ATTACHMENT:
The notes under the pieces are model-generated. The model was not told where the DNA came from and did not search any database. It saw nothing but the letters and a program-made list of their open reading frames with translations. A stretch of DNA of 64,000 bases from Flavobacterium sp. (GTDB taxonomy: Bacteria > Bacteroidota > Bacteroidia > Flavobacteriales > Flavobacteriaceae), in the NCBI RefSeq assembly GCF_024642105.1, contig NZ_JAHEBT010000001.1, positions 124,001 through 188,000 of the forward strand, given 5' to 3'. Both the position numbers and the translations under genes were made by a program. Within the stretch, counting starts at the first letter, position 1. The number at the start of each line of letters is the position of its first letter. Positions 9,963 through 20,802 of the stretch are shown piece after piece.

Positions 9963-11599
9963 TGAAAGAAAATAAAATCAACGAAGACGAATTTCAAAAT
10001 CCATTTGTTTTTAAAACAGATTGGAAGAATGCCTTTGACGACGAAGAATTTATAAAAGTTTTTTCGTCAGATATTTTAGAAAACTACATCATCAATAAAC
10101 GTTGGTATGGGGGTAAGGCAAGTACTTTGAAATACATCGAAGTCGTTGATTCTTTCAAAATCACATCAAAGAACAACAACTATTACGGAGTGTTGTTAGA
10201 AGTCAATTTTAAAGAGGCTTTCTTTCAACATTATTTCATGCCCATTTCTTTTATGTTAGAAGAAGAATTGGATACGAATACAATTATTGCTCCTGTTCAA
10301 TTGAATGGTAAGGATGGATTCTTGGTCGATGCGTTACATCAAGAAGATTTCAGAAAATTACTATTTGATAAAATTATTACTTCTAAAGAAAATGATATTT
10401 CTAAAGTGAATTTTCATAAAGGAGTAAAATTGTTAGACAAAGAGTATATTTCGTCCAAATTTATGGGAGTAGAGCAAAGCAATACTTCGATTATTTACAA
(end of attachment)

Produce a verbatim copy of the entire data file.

The notes under the pieces are model-generated. The model was not told where the DNA came from and did not search any database. It saw nothing but the letters and a program-made list of their open reading frames with translations. A stretch of DNA of 64,000 bases from Flavobacterium sp. (GTDB taxonomy: Bacteria > Bacteroidota > Bacteroidia > Flavobacteriales > Flavobacteriaceae), in the NCBI RefSeq assembly GCF_024642105.1, contig NZ_JAHEBT010000001.1, positions 124,001 through 188,000 of the forward strand, given 5' to 3'. Both the position numbers and the translations under genes were made by a program. Within the stretch, counting starts at the first letter, position 1. The number at the start of each line of letters is the position of its first letter. Positions 9,963 through 20,802 of the stretch are shown piece after piece.

Positions 9963-11599
9963 TGAAAGAAAATAAAATCAACGAAGACGAATTTCAAAAT
10001 CCATTTGTTTTTAAAACAGATTGGAAGAATGCCTTTGACGACGAAGAATTTATAAAAGTTTTTTCGTCAGATATTTTAGAAAACTACATCATCAATAAAC
10101 GTTGGTATGGGGGTAAGGCAAGTACTTTGAAATACATCGAAGTCGTTGATTCTTTCAAAATCACATCAAAGAACAACAACTATTACGGAGTGTTGTTAGA
10201 AGTCAATTTTAAAGAGGCTTTCTTTCAACATTATTTCATGCCCATTTCTTTTATGTTAGAAGAAGAATTGGATACGAATACAATTATTGCTCCTGTTCAA
10301 TTGAATGGTAAGGATGGATTCTTGGTCGATGCGTTACATCAAGAAGATTTCAGAAAATTACTATTTGATAAAATTATTACTTCTAAAGAAAATGATATTT
10401 CTAAAGTGAATTTTCATAAAGGAGTAAAATTGTTAGACAAAGAGTATATTTCGTCCAAATTTATGGGAGTAGAGCAAAGCAATACTTCGATTATTTACAA